As always, the internals are where the action is. This is a very bad poll for John Kasich. I’ll cut to the chase: his support has cratered among women and independents. I wonder why?
Obviously this is only one poll, and PPP is a progressive group. But bear in mind that their final Ohio poll in 2010 was off by 1, and their final poll in 2012 was off by 2. Both were among the most accurate polls of Ohio.
We’ll start by comparing that 2010 poll to the 2013 poll. First, what kind of electorate are we looking at?
|PPP Party ID||2010||2012||2013|
Of the same electorate1 that voted 49% for Kasich in 2010, only 35% are certain to vote for him now. That’s… bad.
For reference, the Ohio that reelected Obama was 8 points more Democratic than Republican.
From here on out, I’ll be listing the R-D score. So, 49% – 47% is a GOP lead, and 47%-52% is a Dem lead. Also, “gap” will mean “difference between male lead and female deficit”.
This is how self-identified independents2 responded in the past 3 cycles:
|independents||56% – 38%||49% – 47%||31% – 40%|
|gap||R + 18||R + 2||D + 9|
Winning independents by 18 points got Kasich a narrow victory in 2010. Does he really want to see what happens if FitzGerald takes them by 9 points?
Now, Party ID, which changes from day to day, isn’t the best way to judge a poll, though. Let’s look at some demographic breakouts to see where Kasich is losing his support.
|women||46% – 51%||44% – 54%||28% – 37%|
|men||55% – 44%||49% – 50%||44% – 39%|
The 3-year incumbent only has the vote of 28% of women.
Look a little further into Kasich’s problem with women. PPP also asked about possible 2016 matchups with Hillary Clinton. Not only does she fare best against Kasich, but here is the gender gap against each GOP candidate:
|women||31% – 56%||33% – 48%||28% – 60%||30% – 57%||30% – 55%|
|gap||D + 25||D + 15||D + 26||D + 20||D + 15|
Kasich is the least popular Republican among women.
Even among statewides, Kasich is the least popular Republican among women.
|approval (women)||– 12%||– 14%||+ 5%||+ 29%|
|gender gap||D + 14||D + 6||D + 4||R + 11|
While Mandel is less popular, he’s also 8 points underwater with men. It isn’t a gendered thing; Ohioans just don’t like Josh Mandel.
See how people approve of Mike DeWine? That’s Steubenville. That’s the power of Doing a Passable Job and Not Being Horrifyingly Misogynistic All Day Every Day.
Among women, Kasich is running about 10 points behind every other Republican (both national and state). And why is that?
|Do you support or oppose the abortion restrictions John Kasich signed into law this summer3?||yes||no||difference|
While we’re on the topic of “constituencies that vote Democrat because every GOP candidate is openly horrible to them”, let’s look at African-American responses. This, honestly, is what should really terrify the GOP.
|deficit among African-Americans||– 49%||– 36%||– 54%||– 40%|
|ethnic gap||D + 52||D + 37||D + 64||D + 63|
Among African-Americans, Jon Husted is the least popular Republican. It’s almost as though voters are not as stupid as Republicans think they are.
If this is indeed a reaction to voter suppression, the statewide GOP is screwed. They have basically no hope without a completely demoralized electorate, because they can’t expand their base beyond this poll:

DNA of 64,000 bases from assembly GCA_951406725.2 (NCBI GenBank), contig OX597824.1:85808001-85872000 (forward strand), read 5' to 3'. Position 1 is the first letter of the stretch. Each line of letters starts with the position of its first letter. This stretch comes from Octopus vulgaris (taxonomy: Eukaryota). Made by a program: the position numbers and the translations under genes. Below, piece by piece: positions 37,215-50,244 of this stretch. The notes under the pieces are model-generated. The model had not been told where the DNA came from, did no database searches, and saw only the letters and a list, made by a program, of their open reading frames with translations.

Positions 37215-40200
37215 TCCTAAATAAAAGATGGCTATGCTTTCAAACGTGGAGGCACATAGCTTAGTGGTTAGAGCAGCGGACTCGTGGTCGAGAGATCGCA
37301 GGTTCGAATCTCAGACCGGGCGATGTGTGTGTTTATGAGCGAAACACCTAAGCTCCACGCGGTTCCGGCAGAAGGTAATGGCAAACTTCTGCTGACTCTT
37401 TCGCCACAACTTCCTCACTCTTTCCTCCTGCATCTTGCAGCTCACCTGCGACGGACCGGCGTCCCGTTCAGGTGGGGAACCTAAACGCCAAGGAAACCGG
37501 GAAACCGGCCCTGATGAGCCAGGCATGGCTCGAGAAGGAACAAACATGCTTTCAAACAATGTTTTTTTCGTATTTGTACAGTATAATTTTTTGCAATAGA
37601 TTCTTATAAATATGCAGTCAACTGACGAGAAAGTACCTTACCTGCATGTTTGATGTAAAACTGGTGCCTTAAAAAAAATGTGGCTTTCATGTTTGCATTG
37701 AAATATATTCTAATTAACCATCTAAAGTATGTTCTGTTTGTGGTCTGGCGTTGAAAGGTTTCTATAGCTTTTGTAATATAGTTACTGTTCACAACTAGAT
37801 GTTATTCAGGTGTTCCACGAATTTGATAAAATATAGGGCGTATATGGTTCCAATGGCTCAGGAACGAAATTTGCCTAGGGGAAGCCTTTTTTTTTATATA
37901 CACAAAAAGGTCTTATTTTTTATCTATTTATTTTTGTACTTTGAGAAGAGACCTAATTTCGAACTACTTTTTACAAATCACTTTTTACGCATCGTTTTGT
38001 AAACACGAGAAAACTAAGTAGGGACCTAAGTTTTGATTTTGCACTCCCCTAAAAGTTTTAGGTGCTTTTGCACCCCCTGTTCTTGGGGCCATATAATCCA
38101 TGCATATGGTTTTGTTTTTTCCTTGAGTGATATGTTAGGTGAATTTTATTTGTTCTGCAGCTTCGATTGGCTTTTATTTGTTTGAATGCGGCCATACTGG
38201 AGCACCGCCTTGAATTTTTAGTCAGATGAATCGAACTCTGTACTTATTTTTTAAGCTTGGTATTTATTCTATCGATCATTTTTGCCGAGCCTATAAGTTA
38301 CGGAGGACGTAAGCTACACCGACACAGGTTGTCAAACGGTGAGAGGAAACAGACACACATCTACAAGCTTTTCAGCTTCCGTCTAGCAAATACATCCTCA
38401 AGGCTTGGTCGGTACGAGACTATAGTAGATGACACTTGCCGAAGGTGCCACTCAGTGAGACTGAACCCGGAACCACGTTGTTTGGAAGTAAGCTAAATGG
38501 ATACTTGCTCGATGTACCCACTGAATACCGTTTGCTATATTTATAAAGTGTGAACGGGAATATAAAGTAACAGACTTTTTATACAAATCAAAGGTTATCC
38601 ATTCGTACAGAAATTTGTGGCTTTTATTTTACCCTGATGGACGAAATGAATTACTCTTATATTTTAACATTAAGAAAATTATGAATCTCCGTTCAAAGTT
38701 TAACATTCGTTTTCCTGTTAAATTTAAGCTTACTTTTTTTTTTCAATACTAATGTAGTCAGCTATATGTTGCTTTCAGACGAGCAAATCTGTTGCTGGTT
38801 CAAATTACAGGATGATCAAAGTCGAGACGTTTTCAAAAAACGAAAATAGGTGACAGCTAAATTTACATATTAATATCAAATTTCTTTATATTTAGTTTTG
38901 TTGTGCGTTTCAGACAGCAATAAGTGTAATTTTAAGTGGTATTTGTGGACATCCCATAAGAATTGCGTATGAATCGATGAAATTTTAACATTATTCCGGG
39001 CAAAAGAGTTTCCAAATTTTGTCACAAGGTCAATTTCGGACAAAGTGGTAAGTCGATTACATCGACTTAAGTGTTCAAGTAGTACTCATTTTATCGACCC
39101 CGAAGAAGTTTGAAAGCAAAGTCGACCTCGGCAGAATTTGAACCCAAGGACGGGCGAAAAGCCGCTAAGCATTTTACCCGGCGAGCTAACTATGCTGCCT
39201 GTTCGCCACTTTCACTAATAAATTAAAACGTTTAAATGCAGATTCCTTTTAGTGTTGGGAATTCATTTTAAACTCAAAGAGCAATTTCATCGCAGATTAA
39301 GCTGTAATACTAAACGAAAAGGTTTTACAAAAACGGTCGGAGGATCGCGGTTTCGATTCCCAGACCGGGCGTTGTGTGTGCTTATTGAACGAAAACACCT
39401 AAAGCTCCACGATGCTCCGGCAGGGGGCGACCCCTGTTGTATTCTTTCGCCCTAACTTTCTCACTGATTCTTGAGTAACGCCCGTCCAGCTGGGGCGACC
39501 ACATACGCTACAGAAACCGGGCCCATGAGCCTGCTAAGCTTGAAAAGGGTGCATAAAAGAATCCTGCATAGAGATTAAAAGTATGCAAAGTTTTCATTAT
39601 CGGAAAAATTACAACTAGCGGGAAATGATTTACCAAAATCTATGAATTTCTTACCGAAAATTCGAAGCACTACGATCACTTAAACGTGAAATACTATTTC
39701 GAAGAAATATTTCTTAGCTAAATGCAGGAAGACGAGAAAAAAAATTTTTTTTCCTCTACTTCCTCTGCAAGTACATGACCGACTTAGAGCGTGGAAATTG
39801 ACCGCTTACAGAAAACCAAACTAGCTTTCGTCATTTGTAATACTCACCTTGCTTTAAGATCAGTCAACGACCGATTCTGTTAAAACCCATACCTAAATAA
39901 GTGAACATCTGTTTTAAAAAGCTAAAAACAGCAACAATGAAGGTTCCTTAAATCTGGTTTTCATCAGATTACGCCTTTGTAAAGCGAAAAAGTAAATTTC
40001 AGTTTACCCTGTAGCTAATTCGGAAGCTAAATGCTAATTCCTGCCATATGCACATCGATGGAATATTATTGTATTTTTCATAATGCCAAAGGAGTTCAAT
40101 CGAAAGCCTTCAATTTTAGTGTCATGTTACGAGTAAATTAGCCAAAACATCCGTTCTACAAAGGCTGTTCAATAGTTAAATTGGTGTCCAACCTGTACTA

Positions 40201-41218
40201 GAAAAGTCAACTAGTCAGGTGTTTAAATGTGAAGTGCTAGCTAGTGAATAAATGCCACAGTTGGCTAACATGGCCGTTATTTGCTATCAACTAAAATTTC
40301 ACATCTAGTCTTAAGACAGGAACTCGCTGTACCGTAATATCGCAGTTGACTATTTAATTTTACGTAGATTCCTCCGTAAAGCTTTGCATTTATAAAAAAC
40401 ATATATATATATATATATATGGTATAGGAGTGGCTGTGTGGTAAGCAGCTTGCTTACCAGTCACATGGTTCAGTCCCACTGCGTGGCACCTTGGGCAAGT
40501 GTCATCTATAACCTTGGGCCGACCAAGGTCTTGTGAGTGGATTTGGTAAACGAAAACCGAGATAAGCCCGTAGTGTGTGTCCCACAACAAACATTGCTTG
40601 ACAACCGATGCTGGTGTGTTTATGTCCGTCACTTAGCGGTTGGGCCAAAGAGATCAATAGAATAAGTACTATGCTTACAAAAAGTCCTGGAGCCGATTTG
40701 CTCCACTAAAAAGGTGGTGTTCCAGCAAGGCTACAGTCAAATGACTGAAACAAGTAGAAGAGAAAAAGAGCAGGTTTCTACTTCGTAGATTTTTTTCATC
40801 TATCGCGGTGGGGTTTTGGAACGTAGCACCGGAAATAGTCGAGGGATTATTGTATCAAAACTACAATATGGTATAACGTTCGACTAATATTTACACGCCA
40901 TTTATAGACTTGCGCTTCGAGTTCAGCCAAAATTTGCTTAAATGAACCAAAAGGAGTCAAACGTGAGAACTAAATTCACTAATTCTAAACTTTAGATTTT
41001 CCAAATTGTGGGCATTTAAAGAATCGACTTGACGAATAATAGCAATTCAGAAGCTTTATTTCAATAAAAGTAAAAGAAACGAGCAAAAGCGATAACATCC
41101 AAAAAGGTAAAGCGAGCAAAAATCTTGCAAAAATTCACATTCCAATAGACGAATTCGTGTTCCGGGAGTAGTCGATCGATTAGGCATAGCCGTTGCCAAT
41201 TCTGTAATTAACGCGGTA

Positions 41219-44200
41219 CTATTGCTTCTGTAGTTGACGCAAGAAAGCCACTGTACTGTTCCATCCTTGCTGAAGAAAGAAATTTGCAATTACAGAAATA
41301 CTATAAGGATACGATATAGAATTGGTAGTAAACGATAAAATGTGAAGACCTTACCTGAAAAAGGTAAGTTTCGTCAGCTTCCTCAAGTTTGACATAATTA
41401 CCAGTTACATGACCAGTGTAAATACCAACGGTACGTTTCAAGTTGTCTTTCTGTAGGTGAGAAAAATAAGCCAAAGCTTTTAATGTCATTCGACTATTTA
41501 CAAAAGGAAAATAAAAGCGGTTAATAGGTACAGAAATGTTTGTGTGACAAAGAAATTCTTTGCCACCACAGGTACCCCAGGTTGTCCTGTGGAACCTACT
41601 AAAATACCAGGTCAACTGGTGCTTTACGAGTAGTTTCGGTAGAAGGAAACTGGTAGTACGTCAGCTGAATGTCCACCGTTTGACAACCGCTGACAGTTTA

The undecided voters in this poll were Democrats. Barely a third of respondents had formed an opinion of FitzGerald. That means that, as they make up their minds, they’re going to break toward FitzGerald.
And FitzGerald is already ahead.
Now, this is only one poll, and the trends may not hold. But it clearly shows that the budget took a giant toll in Kasich’s reelection chances.
1 There’s some chance that the ethnic breakdown factors into this. Counting the final 2012 poll, we get:
The polling sample is 5% less white than the 2010 electorate and 4% “other”-ier. That may reflect demographic trends, or it may be an error on the part of PPP.
Of course, white respondents only break to Kasich by 3 points. In 2010 he won white voters by 11 points.
It’s also noteworthy-but-sketchy that the 2013 respondents say they voted for Obama by 47%-45%. This leads me to believe that the sample is probably slightly more conservative than the 2012 electorate.
2 Moderates are noteworthy too, but it isn’t apples-to-apples so I’m putting it in a footnote. In 2010, PPP used a 3-point scale and in 2012 switched to a 5-point scale (Very Liberal-Somewhat Liberal-Moderate-Somewhat Conservative-Very Conservative).
|Moderates||33% – 65%||36% – 63%||20% – 47%|
If Kasich splits the undecided Moderates, he’ll be as popular as Romney was. Of course, a little demon in his ear is saying “give up on Moderates and increase Conservative turnout!”
I also want to point out that “Very Liberal” respondents were more supportive of Republicans than Moderates were. This tells me that a number of conservatives claimed to be Very Liberal to mess with PPP.
If that’s the case, then the poll overstates Kasich’s support, albeit only very slightly.
3 Here’s why this is really, really bad for Kasich. Men, who aren’t directly affected, have already made up their mind. A third of women are yet to make up their minds, which means that they will be affected and then make up their minds.
Even if they don’t get an abortion this year or notice higher school fees and sales/property taxes, they’ll likely face higher costs for their annual exam–or else they’ll face no costs for their annual exam, thanks to Obamacare. And then they’ll make up their minds.
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